I don’t know that it’s actually possible to achieve enduring job satisfaction. Career malaise is easier to identify in the corporate world, but it permeates all industries, it just takes different forms.
Paper pushers slump in their cubicles and start a stamp collection, while rock stars develop a coke habit and put out albums like Bridges to Babylon; both examples evidence a lack of drive and starvation for appreciation.
There are also circumstantial factors donating to frequent reporting on job satisfaction. For one thing, the herd now entering their early thirties grew up in a time wherein college degrees were pitched as golden tickets. Get a degree in anything as soon as possible has finally reached its dead end.
The other, less charitable factor, is the one about my generation-workforce millennials being the most voracious for approval. I’ll grant that anecdotal evidence makes this a uniquely difficult charge to fight, but not without insisting that the root isn’t necessarily narcissism and self-absorption. I don’t think it’s a crime to welcome professional self-evaluations, many of which can only be properly addressed by requesting feedback from employers.
Follow Ladders on Flipboard!
The key questions
In a new CNBC/SurveyMonkey Workplace Happiness Survey, a third of the 8,000 American working adults queried said that they considered quitting their job in the last three months. Sixty-seven percent of this demographic reported ruminating over this resolve because they feel undervalued. To be clear, a quarter meant this in terms of salary, while the remaining meant they would like more verbal demonstrations of appreciation for the work they do from their colleagues.
Ninety percent of workers that haven’t given resignation a serious thought still lamented this lack of recognition; this was a recurring theme in the new report. Workers that have considered quitting and those that haven’t (yet) still agreed on the key issues troubling their place of employment- a lack of mentorship availability, the perceived refusal to instruct staff on how to operate and or combat automation on behalf of their employers, and a frustrating hesitance evidenced by their bosses to validate their efforts. .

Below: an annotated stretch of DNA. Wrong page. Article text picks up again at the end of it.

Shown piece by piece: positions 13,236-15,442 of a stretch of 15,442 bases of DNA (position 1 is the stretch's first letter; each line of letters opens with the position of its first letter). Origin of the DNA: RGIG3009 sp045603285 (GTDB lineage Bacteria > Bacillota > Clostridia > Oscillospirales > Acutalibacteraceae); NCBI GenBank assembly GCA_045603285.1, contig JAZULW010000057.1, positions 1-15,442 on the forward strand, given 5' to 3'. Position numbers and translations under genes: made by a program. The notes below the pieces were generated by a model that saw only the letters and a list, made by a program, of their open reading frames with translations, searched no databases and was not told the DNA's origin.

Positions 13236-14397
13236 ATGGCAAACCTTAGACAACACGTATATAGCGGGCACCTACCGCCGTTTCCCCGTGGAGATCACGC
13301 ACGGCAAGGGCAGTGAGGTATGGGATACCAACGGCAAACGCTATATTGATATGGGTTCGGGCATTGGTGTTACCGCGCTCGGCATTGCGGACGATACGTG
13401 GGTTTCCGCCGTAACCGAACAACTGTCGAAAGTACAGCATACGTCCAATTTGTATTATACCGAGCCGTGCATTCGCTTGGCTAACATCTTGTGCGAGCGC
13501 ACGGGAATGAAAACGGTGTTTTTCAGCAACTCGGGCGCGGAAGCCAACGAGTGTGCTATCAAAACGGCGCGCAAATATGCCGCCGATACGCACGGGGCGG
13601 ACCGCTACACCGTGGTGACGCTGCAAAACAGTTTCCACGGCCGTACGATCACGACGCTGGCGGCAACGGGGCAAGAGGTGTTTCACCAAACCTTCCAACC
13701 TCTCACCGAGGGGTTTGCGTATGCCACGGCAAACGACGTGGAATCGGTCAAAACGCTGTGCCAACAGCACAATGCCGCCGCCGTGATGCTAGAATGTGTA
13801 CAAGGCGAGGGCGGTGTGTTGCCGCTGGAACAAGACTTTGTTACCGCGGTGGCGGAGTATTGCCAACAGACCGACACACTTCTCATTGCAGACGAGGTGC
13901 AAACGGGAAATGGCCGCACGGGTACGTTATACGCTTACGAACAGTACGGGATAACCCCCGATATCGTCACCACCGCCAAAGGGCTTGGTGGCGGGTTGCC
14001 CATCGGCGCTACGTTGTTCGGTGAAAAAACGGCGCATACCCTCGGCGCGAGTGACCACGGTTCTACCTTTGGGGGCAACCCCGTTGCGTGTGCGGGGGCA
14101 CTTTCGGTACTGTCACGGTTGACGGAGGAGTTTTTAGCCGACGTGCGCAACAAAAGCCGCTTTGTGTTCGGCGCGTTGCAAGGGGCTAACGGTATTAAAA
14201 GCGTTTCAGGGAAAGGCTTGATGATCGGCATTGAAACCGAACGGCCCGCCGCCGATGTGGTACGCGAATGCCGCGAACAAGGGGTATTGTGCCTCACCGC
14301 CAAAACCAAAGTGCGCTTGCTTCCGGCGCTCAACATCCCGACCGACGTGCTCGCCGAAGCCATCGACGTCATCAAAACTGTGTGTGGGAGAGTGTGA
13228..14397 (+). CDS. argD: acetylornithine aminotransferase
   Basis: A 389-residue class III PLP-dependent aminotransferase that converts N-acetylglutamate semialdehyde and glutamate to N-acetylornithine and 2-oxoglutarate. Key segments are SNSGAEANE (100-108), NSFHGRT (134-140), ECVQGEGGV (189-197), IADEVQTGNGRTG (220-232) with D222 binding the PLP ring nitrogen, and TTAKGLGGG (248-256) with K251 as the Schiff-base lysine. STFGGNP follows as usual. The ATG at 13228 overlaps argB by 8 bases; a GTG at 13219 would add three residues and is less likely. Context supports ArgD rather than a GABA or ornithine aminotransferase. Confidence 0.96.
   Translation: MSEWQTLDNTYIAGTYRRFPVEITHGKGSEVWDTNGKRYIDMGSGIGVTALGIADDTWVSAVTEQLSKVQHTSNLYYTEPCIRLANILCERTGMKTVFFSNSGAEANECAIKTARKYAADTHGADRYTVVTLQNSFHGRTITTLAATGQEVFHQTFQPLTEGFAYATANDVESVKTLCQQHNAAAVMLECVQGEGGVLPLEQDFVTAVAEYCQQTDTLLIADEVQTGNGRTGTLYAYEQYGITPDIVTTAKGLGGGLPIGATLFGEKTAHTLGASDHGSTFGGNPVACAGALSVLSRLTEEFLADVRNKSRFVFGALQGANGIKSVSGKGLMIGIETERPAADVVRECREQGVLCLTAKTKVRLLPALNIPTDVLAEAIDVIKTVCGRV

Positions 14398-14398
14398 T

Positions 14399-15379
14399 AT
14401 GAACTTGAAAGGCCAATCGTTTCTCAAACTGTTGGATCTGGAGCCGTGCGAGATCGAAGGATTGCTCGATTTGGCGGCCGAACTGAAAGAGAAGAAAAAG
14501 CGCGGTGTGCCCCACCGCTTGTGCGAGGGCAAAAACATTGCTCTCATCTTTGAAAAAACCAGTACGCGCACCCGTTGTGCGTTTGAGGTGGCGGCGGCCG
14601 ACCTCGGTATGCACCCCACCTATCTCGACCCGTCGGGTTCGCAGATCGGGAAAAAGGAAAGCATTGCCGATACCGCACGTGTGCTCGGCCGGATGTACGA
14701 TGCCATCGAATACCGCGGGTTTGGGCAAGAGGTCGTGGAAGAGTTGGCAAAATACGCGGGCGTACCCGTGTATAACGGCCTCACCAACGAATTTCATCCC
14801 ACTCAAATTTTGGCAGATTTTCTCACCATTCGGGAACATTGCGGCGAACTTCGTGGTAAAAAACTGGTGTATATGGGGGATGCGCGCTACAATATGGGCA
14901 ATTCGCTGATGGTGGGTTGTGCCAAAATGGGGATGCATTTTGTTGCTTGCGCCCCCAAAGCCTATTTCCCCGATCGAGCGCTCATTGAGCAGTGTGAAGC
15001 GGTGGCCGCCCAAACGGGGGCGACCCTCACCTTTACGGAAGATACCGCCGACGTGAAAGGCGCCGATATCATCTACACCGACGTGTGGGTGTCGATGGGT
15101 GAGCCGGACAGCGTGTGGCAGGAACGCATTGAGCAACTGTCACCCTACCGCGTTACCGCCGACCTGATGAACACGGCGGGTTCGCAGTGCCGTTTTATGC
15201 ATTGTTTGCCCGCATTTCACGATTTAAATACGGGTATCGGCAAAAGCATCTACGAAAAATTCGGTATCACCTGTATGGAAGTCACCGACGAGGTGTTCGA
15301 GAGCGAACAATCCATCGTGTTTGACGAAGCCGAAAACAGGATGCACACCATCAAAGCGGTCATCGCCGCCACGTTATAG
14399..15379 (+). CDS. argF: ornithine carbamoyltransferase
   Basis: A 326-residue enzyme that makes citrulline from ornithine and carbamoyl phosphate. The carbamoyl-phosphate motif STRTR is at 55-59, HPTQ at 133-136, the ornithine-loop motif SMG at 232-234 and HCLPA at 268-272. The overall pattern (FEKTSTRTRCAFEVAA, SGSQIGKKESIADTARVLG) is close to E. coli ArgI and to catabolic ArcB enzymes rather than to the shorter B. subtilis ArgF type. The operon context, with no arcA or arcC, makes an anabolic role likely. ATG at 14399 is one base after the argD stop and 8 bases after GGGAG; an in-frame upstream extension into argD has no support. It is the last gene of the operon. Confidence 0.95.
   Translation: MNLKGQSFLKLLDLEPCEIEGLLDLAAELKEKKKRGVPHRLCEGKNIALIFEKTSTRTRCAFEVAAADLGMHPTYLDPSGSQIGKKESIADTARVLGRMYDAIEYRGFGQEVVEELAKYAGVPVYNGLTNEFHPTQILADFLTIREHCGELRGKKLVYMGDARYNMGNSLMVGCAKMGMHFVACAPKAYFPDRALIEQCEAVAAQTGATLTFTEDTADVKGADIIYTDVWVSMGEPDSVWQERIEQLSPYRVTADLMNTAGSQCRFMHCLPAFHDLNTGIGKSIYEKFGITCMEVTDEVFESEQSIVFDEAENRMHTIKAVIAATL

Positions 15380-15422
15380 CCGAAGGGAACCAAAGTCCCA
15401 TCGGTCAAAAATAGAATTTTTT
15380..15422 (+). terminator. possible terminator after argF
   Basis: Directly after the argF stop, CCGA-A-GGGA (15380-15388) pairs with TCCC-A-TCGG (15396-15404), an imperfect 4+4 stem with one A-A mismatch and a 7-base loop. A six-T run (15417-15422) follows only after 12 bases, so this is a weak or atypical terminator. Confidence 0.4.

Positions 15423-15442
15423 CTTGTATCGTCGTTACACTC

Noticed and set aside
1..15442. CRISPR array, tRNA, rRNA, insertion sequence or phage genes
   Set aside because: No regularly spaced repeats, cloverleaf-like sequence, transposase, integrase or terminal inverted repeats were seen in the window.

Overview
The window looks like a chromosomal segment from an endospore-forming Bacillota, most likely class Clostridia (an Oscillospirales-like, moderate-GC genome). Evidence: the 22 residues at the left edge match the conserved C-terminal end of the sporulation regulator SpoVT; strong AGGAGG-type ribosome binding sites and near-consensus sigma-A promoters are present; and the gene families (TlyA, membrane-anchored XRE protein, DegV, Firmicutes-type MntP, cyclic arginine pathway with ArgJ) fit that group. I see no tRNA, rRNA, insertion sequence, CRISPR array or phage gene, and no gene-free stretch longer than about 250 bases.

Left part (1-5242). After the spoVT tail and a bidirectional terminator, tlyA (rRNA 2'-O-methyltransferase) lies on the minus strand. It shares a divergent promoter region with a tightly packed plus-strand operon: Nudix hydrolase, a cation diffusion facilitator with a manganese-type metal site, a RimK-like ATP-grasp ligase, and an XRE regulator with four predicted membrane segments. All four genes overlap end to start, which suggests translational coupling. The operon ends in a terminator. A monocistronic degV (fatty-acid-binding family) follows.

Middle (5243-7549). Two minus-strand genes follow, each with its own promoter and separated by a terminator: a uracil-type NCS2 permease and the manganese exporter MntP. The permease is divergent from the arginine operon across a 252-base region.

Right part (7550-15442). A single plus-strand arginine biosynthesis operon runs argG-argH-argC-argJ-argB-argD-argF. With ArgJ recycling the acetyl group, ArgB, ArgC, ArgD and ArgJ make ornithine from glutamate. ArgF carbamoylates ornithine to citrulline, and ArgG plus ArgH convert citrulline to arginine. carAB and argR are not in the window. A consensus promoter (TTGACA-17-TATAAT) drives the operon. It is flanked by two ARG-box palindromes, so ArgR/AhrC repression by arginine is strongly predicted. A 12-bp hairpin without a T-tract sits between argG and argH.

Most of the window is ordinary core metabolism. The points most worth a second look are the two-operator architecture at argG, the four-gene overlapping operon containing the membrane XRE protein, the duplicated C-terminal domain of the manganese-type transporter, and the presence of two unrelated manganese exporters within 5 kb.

Validation doesn’t only have to be communicated via a moist, hand on the shoulder “Atta boy!” sentiments, in fact, most find these affirmations to be condescending. Workers like to be alerted to their value in the form of increased opportunities within their firms, the younger the employee the fiercer the appetite. One in four respondents that belong to the Gen Z and millennial generation (age 18–24) feel that opportunities to advance are the most important precursor to the longevity of their tenure at a given company. Some autonomy must be allowed in the crawl space between positions, as salary isn’t a strong enough incentive on its own to motivate workers to rise to the challenge.
Telling employees precisely how and exactly how long it should take them to complete a task is to ignore the grit and grain of the bottom of the professional food chain-productivity will suffer and company morale will suffer. Seventy-one percent of workers that have considered quitting in the last months occasioned doing so by reason of lack of self-government within their position.
Roughly 3.5 million U.S workers quit their jobs every month; the unemployment rate being what it is, means the well of passionate competent workers of which to replace these with dries more and more every year.
Brian Kropp, who is the vice president at research firm Gartner, fully comprehends the power professional acknowledgment has in steadying a temporizing foot out the door, telling CNBC Make It, “People didn’t get promoted in 2018. We saw a reluctance from companies to actually significantly promote people. Today, the average employee is at the same level for about four and a half years. Pre-global financial crisis, that was about two and a half years, so the average employee is at the same level roughly 50 percent longer than they were a decade-plus ago. And that’s a sign that it wasn’t a great year for employees.”